Hemp On The Fashion Runway
We are encouraged that designers are taking note of the growth of public interest in hemp and hemp-blend fabrics.
By Lillian Taylor
Hemp is making forays into the highest tiers of the top-end runways. This summer’s fashion industry events were peppered with designs incorporating hemp.
Let’s start at the Berlin Fashion Week for Spring 2015 where Rosie Assoulin’s ready to wear line featured a tiered skirt made of hemp and raffia.
Jaclyn Hodes’s Awaveawake collection included some very interesting hemp corsets.
Rosie’s design is more accessible and reminiscent of the ART of SHADE line by Kayce Armstrong. The eco-couture designer who is slated to open in a new location in Ft. Lauderdale, complete with a full runway in a 3500 sq. ft. showroom/ retail space that will feature an art gallery and live music. Kayce occasionally splatters a bit of hemp or hemp-silk in her designs.
We are very excited about Steven Shoosty’s intended foray into fashion. Shoosty is a fine artist whose South Florida gallery is available by invitation only and features paintings that betray his brilliant mind.
He is now exploring wearable art, utilizing hemp-silk to serve as a canvas and incorporate into one-off couture coats. We cannot wait to show you finished products in future issues of Freedom Leaf.
H&M has announced a Spring 2015 campaign to expand collaboration of the eco-lines Conscious and Conscious Exclusive, including hemp and “conscious” cotton (organic, recycled, and grown with low volume pesticides and water usage).
The Big Eco-shift
As we go to press, Women’s Wear Daily’s Global Sourcing and Global Markets Forum will have just taken place (October 9, 2014) with a segment dedicated to social responsibility and sustainability.
Upcoming this fall is the Apparel Sourcing show in Paris, a top event, with exhibitors increasing a whopping 46 percent.
We are seeing many big names in the fashion industry adopt corporate social responsibility platforms and hire social responsibility officers. Their new focus on ethical sourcing and environmental responsibility seems to have more to do with labor costs and safety (great) while utilizing recycled plastic and organic cotton (also great).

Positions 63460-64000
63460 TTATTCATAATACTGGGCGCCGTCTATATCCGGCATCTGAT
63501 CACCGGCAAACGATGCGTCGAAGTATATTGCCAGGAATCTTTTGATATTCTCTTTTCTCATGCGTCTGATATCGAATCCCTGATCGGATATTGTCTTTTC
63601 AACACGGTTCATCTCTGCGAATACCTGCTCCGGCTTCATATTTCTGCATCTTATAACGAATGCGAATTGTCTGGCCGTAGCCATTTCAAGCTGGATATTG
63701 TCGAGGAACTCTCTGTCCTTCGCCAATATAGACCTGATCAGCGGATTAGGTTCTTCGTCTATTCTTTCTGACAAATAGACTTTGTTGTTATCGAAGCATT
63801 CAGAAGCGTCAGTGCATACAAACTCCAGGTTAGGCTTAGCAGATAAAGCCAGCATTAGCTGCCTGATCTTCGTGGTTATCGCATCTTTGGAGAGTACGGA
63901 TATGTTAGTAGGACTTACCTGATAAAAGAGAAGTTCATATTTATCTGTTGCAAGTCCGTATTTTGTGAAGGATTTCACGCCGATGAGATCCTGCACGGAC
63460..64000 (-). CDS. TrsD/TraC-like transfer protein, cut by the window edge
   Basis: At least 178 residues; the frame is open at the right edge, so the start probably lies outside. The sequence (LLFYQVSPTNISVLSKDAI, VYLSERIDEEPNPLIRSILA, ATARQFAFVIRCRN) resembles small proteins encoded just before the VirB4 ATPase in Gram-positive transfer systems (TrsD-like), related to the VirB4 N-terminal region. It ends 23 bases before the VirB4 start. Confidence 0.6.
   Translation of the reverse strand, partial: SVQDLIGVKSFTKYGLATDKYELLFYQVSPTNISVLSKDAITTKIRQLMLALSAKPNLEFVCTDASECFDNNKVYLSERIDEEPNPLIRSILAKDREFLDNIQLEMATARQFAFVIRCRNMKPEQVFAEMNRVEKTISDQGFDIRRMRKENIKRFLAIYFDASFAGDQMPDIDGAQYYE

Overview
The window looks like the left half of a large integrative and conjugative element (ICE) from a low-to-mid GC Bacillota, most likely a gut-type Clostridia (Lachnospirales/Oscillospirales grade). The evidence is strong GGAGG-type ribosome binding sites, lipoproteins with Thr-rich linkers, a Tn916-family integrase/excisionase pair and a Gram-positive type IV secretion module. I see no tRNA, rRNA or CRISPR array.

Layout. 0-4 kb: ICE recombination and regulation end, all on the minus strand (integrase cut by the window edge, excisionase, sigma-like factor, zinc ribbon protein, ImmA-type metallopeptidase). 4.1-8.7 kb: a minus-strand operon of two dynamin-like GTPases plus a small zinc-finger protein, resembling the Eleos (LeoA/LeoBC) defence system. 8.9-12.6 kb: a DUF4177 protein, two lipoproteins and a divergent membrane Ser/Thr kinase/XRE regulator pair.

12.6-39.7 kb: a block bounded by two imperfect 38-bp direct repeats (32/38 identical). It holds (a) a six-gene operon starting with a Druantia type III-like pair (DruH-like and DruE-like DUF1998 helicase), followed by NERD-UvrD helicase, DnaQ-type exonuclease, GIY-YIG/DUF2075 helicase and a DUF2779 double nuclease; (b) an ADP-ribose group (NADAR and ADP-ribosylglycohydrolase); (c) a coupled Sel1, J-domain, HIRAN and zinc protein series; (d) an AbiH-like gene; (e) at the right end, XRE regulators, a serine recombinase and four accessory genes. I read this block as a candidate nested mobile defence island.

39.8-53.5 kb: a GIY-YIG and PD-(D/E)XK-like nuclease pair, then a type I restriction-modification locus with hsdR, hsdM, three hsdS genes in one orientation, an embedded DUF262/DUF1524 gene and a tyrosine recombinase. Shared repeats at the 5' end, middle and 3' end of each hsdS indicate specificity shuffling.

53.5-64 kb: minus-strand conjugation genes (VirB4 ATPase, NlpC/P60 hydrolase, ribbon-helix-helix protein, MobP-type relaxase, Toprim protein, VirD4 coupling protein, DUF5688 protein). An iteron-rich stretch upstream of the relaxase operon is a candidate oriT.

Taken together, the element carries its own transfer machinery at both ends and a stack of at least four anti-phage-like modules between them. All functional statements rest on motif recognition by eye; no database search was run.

Case in point, Pharrel Williams’ new line, G-STAR RAW FOR THE OCEANS, of denim made of recycled ocean plastic from his “Bionic Yarn” fabric company. Pharrel’s vision is noble, admirable, necessary, but even Pharrel admits “We’re not a solution … We are a sustainable company. Sustainability is not a solution, it’s a dam. The real solution is finding materials that don’t cause problems that plastic causes.”
Ahem: Say hello to hemp! Not hiding. Its been here a long while.
However, surveying the market of the devotees to using hemp fabrics, it becomes apparent that the industry is behind the curve of fabric development, perhaps a result of growth prohibitions. Hemp is supplied from Romanian and Canada. But some newly legal fields are finally being homegrown in Kentucky.
At present, however, it is not uncommon to find hemp fabrics with performance so sub-standard that one wash destroys the shape, and sewn goods tend to disintegrate quickly. These issues exist even in the premium lines where quality is thought to be presumed Those making true quality hemp products are producing plenty of off-the-shelf t-shirts and such for everyday wear.
Fashion industry professionals could attend DG Expo shows, held in Miami, New York, and San Francisco. This would be a good first step for those looking for mills and converters with low minimums, willing to explore with hemp yarns.
We are encouraged that designers are taking note of the growth of public interest in hemp and hemp-blend fabrics. Soon specially-developed fabrics and embellishments will take on even more beautiful and hopefully more durable forms in haute couture.
Read the full article with a spectacular photo set in print or the Freedom Leaf Ezine.